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Poem by Robert Louis Stevenson


Ad Martialem


GO(D) knows, my Martial, if we two could be
To enjoy our days set wholly free;
To the true life together bend our mind,
And take a furlough from the falser kind.
No rich saloon, nor palace of the great,
Nor suit at law should trouble our estate;
On no vainglorious statues should we look,
But of a walk, a talk, a little book,
Baths, wells and meads, and the veranda shade,
Let all our travels and our toils be made.
Now neither lives unto himself, alas!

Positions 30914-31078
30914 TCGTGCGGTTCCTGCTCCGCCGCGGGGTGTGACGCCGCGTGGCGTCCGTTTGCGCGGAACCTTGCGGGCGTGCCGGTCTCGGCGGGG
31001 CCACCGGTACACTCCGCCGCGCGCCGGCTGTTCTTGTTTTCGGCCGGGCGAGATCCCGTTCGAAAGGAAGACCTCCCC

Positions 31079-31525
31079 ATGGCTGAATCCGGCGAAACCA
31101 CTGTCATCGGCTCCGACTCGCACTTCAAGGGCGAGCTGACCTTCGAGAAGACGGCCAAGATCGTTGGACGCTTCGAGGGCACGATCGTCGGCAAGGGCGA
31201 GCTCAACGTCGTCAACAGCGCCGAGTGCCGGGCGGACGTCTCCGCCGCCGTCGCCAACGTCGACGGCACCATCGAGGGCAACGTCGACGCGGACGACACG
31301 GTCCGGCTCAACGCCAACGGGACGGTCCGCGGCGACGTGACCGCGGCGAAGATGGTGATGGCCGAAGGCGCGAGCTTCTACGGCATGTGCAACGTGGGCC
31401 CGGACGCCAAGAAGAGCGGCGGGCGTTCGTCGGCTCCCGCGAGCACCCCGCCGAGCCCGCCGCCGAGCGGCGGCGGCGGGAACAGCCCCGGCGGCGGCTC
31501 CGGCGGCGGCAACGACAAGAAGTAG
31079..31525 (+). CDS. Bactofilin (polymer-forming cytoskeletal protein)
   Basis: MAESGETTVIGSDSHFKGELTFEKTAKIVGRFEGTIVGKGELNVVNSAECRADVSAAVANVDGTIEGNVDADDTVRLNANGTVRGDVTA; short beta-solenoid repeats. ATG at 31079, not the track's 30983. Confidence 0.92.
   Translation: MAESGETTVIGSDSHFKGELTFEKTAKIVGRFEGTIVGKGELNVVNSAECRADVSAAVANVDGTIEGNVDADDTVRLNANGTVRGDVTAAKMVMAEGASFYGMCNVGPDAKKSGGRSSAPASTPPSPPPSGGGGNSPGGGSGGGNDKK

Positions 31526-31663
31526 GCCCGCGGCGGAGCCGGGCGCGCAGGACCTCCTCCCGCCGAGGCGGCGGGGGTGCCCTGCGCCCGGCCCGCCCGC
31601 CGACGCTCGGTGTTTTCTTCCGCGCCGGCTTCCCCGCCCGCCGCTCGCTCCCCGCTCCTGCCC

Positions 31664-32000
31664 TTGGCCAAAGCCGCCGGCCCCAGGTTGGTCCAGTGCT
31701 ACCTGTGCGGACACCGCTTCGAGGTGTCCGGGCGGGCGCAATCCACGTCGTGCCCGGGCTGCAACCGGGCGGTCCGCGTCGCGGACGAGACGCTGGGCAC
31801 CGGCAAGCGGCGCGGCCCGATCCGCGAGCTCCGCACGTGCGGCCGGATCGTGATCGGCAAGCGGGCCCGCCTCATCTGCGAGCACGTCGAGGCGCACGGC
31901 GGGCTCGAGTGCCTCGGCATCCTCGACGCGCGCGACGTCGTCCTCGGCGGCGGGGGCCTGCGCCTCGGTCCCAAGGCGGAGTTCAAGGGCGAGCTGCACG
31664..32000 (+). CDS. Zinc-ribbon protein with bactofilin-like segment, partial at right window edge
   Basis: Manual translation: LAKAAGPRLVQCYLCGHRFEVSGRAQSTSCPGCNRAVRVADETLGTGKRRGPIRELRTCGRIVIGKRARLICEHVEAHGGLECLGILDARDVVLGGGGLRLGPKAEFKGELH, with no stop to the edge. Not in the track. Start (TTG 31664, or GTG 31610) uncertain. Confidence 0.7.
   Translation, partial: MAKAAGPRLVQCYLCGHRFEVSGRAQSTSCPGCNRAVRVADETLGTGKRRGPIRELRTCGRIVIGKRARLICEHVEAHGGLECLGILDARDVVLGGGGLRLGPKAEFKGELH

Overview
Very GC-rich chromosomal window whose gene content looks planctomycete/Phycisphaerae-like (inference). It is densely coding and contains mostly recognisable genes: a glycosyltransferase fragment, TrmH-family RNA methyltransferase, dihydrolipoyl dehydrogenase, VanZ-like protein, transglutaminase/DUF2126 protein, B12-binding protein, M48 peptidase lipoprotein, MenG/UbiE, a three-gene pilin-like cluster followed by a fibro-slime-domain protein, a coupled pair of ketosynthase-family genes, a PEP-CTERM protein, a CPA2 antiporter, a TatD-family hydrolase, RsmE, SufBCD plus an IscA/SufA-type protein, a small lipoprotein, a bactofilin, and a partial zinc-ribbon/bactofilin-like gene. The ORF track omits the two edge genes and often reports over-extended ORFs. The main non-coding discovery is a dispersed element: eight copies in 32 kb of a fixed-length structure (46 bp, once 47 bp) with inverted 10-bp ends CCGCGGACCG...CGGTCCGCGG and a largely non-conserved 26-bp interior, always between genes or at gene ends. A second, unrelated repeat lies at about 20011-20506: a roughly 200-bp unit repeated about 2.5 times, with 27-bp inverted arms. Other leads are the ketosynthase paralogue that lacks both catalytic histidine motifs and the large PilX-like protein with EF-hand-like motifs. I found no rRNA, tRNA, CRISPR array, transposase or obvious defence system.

And the good suns we see, that flash and pass
And perish; and the bell that knells them cries:
"Another gone: O when will ye arise?" 



Robert Louis Stevenson


Robert Louis Stevenson's other poems:
  1. Songs of Travel and Other Verses. 13. Mater Triumphans
  2. About the Sheltered Garden Ground
  3. To Sydney
  4. Songs of Travel and Other Verses. 9. LET Beauty awake in the morn from beautiful dreams
  5. Songs of Travel and Other Verses. 36. TO S.C.


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